In Personal Resources, Sober Living

Job interviews can be nerve-wracking for even the most prepared interviewees.

The person sitting across from you is judging your every answer and ultimately deciding your fate at the company. You need to be prepared to answer questions about everything from your employment history to your duties at your current position. For the person going to job interviews in recovery for an addiction, these meetings can be especially dreadful as they struggle with the decision to disclose or not to disclose their addiction. 


Job Interview Advice for Recovering Addicts 

Many people who come to our drug rehab in Pennsylvania do so after hitting rock bottom. After treatment is over, they still need to start putting their lives back together and for many, this includes finding a new job. 


A job interview after rehab comes with some added challenges. Some people were fired from their last job because of their addiction and others have gaps in their employment history because of their time spent at an inpatient rehab. Neither looks great on a resume, but both are salvageable. Even the stigma surrounding addiction itself could negatively impact your chances of getting the position, but these job interview tips for recovering addicts could just help you land your dream job.

Know Your Rights 

Employers are not allowed to ask you about your past substance abuse or to decide whether or not you get the job based solely on your addiction history. It is completely up to you to decide how much you want to share about your recovery as well as if you want to say anything about it at all. If you do decide to disclose your substance abuse history to the interviewer, they are not allowed to share that information with colleagues either. 

Weigh the Pros & Cons

There are actually some negatives and positives to telling your employer about being in recovery. Some job positions may have different views on addiction recovery as well. Although they are not legally allowed to hold your past addiction against you, it may still impact their decision. On the other hand, telling your potential employer upfront may have some benefits. Being open about your recovery allows you to frame the conversation. If you choose not to disclose and they find out later, it may create distrust or discomfort in the workplace. Also, if they discover you were once an addict based on an online search, it lets their imagination run wild. Besides, do you really want to work for someone who speaks poorly about people with substance abuse disorders? Telling the employer at the interview lets you find this information out before you get the job.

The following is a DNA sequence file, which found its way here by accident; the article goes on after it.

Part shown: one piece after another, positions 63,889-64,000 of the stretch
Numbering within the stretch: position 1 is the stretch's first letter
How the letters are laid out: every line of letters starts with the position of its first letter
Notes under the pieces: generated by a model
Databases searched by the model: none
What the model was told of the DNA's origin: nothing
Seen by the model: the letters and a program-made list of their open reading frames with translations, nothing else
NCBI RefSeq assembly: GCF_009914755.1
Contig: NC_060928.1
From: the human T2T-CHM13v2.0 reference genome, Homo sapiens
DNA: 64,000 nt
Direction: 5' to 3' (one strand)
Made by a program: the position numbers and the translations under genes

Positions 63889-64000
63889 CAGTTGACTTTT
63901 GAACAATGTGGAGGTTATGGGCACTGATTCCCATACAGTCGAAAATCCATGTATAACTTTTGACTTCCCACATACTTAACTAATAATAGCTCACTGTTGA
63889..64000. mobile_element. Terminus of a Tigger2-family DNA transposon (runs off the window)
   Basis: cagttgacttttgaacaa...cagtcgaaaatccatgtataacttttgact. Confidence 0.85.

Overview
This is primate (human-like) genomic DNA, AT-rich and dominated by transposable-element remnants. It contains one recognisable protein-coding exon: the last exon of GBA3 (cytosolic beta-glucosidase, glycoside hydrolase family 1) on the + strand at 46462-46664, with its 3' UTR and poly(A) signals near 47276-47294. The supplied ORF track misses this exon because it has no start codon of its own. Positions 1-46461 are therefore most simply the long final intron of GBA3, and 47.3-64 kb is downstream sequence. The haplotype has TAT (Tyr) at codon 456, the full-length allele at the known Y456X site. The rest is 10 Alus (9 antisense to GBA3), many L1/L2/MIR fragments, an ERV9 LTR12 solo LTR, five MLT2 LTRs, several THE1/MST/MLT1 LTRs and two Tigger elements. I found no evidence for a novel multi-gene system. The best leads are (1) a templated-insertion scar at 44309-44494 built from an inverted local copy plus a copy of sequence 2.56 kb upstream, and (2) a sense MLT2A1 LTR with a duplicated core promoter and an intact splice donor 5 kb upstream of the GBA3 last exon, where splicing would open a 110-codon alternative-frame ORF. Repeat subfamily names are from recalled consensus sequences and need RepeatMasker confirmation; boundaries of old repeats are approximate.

Be Prepared 

If you have large gaps in your employment history or you were fired from a job in the past, the employer is likely going to ask why. Be prepared with professional answers to these questions and practice them beforehand. Learning how to explain addiction in a job interview that comes off in a professional manner takes time. While you do not need to go into great detail involving your past substance abuse, you do need to have an answer. Sometimes saying something as simple as you were going through a tough time in your life but got help and have now moved forward is sufficient. 

Be Honest 

You may want to avoid disclosing your past addiction in a job interview after rehab, but that does not mean you should lie to the interviewer. You need to be honest with your potential future employer. If you do not want to disclose your struggle with addiction, you can always be a little vague in questions where it could come up. Lying could get you into serious trouble later on. 

Be Brief

Job interviews after rehab can be so nerve-wracking for people in recovery because they want to be upfront about their former addiction, but they are not sure how much they should share. Stay on the safe side and keep it brief. You do not need to share stories about your time at rock bottom or go into detail about your drug detox program. Be concise with your descriptions and only disclose what you feel you need to. While you may have good intentions, too many details may cause you to say something in a way that does not come off well or makes your previous addiction the star of the interview. You are being interviewed, not your past addiction. 

Focus on the Positive

If you do decide to disclose your sobriety in a job interview, try to frame your experience in a positive way. Instead of talking about your time at rock bottom, focus on how much you have learned and how you have turned your life around for the better. This optimistic perspective helps frame your recovery in a positive light and can reassure your potential employer that you have no intention of going back. 

Handling a job interview in recovery isn’t easy, but these tips could help you take steps in the right direction. At Clearbrook Treatment Centers, we help people find lasting recovery from substance abuse disorders so that they can work toward happier, healthier, and more productive lives. 

If you or someone you love is battling a substance abuse disorder, call us today at 570-536-9621 to get help. 

Recommended Posts